Gotcha Fresh Tea


Driving along Provincial Highway 18, you will pass through some lush bamboo forests and be able to inhale the fresh aroma floating from the Alishan Tea Plantations located on the roadside. Alishan Tea is the perfect introduction acclaimed high mountain teas. Grown in the lofty heights of between 1,000 and 2,000 meters, the tea is famous for its outstanding aroma and flavor, boasting fresh notes of spring flowers. As Alishan tends to be wet and cold all year round, it happens to provide the perfect conditions for tea production. The fluctuations in temperature between day and night result in tea trees growing at a slow rate, accumulating more flavor. Their leaves turn out to be surprisingly soft and make some very fragrant tea that will lift your mood and stimulate your senses with every sip. The soothing and invigorating Alishan Oolong Tea is no doubt an everyday must, whether as a perfect first drink of the day or as a lovely afternoon treat. 

Our “luxury tea” series is premium high class tea collection due to our tea picker must go up the hill at our tea plantation in Mount Ali before the morning sun, and the purest dew in the mist is what gives the morning leaves fresh and juicy, Hand-picked leaves of perfect tea leaves leaf shape.  This tea even the way it is prepared is in a very neutral manners that  focused on the flavour and the complexity of the tea itself.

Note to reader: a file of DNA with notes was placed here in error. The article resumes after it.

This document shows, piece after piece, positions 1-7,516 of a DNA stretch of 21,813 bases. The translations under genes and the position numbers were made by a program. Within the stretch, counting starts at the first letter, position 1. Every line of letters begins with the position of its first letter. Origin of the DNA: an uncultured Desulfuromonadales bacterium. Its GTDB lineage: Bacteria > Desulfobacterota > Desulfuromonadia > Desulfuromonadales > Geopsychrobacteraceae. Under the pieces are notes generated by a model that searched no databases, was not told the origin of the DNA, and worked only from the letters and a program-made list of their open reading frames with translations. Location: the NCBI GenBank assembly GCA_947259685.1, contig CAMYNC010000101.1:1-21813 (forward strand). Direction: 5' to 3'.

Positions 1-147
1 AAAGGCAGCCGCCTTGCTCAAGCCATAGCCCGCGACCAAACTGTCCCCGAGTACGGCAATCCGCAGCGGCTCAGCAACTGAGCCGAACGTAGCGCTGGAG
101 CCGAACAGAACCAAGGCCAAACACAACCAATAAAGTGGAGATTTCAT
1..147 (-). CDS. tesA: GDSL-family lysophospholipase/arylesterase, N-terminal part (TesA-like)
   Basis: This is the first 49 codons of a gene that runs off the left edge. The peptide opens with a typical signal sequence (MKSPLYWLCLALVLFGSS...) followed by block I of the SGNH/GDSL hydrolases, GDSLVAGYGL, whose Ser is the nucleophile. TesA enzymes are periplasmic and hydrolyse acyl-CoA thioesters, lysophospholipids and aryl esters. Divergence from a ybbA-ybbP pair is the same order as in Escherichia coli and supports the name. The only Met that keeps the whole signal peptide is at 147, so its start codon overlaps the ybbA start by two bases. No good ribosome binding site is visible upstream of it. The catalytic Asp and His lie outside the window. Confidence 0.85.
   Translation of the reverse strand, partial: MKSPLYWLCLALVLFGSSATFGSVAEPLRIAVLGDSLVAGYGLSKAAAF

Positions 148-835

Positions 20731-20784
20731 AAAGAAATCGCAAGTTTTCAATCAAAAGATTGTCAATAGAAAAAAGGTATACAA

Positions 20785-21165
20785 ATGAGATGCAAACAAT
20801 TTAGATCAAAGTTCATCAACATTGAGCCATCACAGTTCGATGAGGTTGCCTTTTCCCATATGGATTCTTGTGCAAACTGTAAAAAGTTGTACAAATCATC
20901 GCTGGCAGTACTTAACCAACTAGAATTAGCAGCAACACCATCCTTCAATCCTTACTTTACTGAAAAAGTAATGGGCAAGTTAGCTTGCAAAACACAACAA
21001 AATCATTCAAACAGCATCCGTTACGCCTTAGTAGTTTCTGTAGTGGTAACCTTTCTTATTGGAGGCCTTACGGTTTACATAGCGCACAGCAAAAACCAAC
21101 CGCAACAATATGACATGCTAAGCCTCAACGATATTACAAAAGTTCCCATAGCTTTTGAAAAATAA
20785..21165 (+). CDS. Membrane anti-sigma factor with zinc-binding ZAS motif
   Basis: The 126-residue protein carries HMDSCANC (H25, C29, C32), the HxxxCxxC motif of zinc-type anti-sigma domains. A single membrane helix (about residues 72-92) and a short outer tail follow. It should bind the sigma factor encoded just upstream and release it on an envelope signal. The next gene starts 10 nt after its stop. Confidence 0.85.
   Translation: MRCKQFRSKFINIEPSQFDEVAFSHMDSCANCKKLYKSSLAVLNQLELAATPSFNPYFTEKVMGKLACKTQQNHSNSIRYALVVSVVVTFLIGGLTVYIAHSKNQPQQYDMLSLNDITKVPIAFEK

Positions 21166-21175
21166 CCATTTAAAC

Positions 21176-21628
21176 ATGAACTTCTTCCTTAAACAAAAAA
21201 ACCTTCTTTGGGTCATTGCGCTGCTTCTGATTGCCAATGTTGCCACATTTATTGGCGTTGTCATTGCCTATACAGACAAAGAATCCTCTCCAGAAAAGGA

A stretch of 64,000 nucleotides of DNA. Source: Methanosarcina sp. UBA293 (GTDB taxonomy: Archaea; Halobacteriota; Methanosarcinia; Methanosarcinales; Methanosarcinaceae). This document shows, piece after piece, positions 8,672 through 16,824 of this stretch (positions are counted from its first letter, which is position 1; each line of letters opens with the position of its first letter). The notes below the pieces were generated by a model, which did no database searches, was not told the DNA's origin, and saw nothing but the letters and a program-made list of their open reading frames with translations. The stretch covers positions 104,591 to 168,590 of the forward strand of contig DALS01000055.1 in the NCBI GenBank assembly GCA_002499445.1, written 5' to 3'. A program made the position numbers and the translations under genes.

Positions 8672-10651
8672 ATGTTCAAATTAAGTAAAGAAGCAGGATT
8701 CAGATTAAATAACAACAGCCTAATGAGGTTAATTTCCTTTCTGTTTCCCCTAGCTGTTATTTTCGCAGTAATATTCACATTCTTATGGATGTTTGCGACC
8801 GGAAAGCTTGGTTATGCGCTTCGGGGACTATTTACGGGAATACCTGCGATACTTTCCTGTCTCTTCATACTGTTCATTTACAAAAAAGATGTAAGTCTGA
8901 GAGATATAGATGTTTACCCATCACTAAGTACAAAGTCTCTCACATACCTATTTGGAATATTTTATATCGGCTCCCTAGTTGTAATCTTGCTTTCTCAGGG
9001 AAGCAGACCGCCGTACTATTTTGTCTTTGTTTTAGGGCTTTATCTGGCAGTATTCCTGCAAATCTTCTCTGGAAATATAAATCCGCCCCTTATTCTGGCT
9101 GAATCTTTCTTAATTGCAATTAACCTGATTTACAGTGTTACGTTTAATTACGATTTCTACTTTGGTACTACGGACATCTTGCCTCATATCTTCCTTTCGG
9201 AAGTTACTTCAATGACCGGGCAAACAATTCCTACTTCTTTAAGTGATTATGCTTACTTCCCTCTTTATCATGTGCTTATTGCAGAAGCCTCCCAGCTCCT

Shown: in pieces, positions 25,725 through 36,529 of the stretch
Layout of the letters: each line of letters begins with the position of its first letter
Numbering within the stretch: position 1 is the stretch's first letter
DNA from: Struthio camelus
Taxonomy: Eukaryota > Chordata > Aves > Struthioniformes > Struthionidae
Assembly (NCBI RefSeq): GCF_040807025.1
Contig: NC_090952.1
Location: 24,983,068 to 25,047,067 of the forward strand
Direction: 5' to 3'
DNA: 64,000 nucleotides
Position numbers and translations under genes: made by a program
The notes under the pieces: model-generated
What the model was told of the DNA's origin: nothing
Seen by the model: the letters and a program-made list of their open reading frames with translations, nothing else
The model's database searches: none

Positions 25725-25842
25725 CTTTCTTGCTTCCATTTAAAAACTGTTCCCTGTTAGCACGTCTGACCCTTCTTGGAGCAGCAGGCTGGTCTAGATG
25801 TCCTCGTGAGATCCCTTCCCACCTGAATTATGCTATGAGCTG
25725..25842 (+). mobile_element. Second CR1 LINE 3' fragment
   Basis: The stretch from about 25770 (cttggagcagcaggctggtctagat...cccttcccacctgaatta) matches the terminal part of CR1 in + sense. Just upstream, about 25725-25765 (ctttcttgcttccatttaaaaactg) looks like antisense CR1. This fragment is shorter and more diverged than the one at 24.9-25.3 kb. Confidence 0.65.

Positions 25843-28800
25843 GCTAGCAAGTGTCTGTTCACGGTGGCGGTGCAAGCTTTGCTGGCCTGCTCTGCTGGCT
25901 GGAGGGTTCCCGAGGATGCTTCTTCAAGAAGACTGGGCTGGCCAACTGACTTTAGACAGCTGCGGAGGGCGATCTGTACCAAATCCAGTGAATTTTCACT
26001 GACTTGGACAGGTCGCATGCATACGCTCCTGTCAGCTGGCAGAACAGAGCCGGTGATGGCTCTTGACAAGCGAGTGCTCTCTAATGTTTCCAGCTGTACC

Gotcha Four Season is picked between April and May as well as between August and September, whose harvest season is later than that of green tea. This allows the leaves to grow large and strong enough to be rolled during the tea processing. Besides, the oil in these tea leaves also gives it a texture that contributes to the buttery taste lingering at the back of the throat. The tea making process involves numerous steps, and wilting is the first stage in the process of tea production right after plucking. During this stage, which prepares the leaves for further processing, excess water is removed from the tea leaves, by either putting the leaves under the sun or by leaving the leaves in a cool breezy room. Later, the leaves are bruised or torn in order to promote and quicken oxidation. When a light level of oxidation is required, the tea master will shake or toss tea leaves in a bamboo tray. When more extensive bruising is required, kneading, rolling, tearing, and crushing is performed. The whole process is a very strenuous one and will take up to two days without interruption